The previous sections in this chapter have shown great advances in testing and assessment due to the introduction of computer-based tests. However, a legacy of paper-and-pencil testing—the multiple-choice question—seems to have constrained the way test developers think about assessment: This item type has continued as the predominate format. But there are many skills and abilities that do not lend themselves to assessment with multiple-choice items. For instance, how should a physician's ability to diagnose patients be assessed? One would hope that diagnostic skill would not be assessed by knowledge of static information derived from textbooks. A physician should be able to differentiate disorders with highly similar symptoms by a problem-solving process. Computer-based assessment offers the flexibility to simulate the task of diagnosing disorders and circumvent a critical limitation of paper-and-pencil tests.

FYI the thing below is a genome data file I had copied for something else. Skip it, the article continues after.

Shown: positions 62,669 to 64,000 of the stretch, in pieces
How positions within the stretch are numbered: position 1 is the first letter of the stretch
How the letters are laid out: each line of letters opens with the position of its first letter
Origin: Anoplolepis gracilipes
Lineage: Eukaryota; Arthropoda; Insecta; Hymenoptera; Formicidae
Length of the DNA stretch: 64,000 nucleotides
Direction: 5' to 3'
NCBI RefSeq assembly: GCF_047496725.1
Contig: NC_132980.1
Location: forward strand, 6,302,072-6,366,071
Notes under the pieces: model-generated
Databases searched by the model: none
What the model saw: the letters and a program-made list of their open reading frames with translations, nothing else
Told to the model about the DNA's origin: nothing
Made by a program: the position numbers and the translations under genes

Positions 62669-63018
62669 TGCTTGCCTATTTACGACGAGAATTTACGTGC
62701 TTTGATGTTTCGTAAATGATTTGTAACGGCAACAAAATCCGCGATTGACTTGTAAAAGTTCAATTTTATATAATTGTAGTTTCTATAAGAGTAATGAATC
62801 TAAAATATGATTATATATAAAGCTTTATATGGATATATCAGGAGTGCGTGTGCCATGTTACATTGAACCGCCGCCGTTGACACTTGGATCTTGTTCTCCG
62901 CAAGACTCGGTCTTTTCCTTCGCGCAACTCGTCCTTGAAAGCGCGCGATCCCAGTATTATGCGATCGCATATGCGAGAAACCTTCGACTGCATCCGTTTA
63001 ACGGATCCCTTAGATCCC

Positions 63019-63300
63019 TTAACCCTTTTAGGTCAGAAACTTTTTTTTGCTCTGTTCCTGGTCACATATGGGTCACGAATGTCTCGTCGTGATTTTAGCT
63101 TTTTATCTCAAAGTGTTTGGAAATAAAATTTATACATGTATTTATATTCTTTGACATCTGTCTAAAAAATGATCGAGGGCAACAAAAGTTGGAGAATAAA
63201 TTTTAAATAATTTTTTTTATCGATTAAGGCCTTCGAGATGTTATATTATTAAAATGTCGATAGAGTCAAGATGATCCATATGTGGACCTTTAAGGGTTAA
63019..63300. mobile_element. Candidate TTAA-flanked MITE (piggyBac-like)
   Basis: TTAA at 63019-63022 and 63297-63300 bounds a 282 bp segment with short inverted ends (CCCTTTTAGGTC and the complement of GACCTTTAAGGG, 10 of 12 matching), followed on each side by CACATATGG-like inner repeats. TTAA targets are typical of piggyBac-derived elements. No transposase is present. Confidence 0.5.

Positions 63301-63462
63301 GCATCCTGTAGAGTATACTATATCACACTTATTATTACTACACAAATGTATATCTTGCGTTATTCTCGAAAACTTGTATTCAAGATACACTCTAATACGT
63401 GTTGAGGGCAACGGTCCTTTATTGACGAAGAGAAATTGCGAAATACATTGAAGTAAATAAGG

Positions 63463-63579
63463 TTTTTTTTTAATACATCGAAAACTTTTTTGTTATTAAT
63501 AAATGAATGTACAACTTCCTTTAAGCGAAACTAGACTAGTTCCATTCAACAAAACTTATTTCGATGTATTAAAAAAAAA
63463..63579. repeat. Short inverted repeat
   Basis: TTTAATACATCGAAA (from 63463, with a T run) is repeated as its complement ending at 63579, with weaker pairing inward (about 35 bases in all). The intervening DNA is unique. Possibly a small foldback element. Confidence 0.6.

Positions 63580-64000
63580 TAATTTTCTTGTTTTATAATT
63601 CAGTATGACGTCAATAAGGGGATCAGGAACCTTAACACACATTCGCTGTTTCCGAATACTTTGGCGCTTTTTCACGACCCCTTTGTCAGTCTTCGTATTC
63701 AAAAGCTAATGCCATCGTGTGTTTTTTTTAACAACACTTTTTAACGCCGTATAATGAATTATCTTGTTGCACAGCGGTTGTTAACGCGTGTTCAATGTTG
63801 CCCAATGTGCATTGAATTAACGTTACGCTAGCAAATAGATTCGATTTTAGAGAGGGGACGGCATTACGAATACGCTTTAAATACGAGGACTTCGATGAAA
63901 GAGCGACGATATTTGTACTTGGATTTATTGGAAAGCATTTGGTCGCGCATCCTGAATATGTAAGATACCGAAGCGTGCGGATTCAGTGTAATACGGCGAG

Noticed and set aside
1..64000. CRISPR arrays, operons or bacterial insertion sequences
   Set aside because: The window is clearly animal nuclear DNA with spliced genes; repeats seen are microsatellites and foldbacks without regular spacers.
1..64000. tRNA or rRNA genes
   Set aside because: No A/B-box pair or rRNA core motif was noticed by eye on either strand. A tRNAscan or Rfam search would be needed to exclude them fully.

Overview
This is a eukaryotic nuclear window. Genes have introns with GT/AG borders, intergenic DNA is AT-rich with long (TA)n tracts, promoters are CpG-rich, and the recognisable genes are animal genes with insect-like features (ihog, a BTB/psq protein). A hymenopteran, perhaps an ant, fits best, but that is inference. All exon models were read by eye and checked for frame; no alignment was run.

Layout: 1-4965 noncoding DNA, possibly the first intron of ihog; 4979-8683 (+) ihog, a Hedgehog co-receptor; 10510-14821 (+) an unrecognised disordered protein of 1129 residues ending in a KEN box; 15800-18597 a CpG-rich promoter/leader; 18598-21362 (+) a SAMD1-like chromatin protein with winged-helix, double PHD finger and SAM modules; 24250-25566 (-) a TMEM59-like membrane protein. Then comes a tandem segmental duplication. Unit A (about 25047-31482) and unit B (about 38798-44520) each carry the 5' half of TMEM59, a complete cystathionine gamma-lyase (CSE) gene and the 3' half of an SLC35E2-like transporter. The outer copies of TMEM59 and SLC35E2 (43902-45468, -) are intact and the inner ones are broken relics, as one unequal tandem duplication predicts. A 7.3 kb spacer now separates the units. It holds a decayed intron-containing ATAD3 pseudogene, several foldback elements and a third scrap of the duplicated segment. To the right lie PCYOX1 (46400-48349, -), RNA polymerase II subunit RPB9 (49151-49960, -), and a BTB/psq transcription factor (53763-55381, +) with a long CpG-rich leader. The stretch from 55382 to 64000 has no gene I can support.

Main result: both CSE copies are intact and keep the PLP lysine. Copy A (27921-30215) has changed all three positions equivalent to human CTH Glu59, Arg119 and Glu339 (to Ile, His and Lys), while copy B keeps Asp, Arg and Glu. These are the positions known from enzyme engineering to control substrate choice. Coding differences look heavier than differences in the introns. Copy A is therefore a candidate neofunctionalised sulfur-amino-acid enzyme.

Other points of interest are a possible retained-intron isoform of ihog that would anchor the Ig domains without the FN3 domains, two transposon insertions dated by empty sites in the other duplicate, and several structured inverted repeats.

Research on innovative item types administered via computer has examined changes designed to improve measurement. Zenisky and Sireci (2002) provide a comprehensive review of innovative item types (e.g., moving objects to create a tree structure, inserting text, editing text, highlighting text, and many other formats).
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